Competing Verdicts: Multiple Election Monitors and Post-Election Contention
By influencing beliefs about electoral quality, international election observation missions (EOMs) play an important role in shaping post-election contention. As the number and variety of international organizations (IOs) involved in election monitoring has grown, many elections host multiple missions, and disagreement among them is common. This phenomenon of competing judgments is particularly prevalent in electoral authoritarian regimes, as leaders seek to invite “friendly” IOs to counteract possible criticism from more established EOMs. Drawing from research about the varying domestic credibility of EOMs and the demobilizing effects of disinformation, Kelly Morrison, Burcu Savun, Daniela Donno, and Perisa Davutoglu argue that competing judgments increase uncertainty about electoral quality, which in turn dampens post-election contention. Using newly available data on EOM statements as reported in the international media, they show that competing judgments reduce postelection contention in a sample of 115 non-liberal democracies from 1990–2012. A survey experiment in Turkey solidifies the micro-foundations of their argument: Individuals exposed to competing judgments have more positive perceptions of election quality and less support for post-election mobilization, compared to those receiving information only about EOM criticism. Their findings provide systematic evidence that governments holding flawed elections have incentives to invite multiple election observation missions to hedge against the political risks of criticism.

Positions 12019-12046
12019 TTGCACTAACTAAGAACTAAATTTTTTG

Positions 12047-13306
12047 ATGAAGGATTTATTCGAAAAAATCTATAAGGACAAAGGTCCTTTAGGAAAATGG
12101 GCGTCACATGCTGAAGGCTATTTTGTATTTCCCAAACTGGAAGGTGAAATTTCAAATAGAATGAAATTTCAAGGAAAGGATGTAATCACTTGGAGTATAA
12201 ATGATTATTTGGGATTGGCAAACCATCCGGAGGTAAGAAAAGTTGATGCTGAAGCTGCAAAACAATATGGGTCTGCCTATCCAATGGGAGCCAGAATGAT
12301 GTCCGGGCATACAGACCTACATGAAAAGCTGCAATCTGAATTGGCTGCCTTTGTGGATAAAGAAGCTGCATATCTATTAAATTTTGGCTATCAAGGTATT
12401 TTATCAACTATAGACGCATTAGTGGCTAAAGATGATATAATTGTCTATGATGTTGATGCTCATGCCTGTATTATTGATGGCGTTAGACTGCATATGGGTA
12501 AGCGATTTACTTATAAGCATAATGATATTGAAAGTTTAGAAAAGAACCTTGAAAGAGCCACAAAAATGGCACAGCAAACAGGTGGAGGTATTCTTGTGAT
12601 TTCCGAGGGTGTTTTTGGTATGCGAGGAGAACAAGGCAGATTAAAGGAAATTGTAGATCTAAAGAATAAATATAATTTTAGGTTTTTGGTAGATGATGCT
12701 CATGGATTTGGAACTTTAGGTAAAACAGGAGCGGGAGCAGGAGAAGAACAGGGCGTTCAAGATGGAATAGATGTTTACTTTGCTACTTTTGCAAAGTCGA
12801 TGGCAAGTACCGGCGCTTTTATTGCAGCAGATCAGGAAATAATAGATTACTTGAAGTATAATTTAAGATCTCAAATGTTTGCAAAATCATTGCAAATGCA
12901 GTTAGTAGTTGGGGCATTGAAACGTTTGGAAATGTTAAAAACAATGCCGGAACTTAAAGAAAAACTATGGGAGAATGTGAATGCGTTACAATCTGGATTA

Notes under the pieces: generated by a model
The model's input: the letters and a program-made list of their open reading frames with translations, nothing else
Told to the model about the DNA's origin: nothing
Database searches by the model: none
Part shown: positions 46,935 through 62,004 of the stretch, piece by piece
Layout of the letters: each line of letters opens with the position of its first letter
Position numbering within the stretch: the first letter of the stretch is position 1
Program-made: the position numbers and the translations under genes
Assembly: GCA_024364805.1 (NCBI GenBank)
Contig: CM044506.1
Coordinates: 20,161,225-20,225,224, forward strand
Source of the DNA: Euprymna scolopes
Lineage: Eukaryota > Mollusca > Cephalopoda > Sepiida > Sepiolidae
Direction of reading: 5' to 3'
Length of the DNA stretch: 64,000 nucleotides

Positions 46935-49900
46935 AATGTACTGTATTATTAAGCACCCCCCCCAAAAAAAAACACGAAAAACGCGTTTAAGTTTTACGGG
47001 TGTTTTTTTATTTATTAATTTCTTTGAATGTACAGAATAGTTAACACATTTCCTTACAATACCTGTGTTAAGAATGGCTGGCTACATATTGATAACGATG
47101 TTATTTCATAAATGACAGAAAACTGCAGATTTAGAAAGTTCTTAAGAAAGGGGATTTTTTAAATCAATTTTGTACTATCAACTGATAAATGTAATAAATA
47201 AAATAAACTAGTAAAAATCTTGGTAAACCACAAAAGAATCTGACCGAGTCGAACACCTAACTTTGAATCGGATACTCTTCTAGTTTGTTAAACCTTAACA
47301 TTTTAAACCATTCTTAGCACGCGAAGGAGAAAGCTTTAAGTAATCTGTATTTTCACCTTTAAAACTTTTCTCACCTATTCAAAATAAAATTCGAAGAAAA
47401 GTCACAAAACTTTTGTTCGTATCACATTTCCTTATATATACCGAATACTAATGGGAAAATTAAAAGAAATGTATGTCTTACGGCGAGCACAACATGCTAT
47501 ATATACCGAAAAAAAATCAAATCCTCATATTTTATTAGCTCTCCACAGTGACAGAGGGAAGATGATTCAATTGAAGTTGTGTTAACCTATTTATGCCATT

This working paper is part of an IGCC series on authoritarian regimes and international organizations, which was made possible in part by generous support from the Smith Richardson Foundation.
Thumbnail credit: A European Union election observation mission in Tunisia. Photo courtesy of the European Parliament.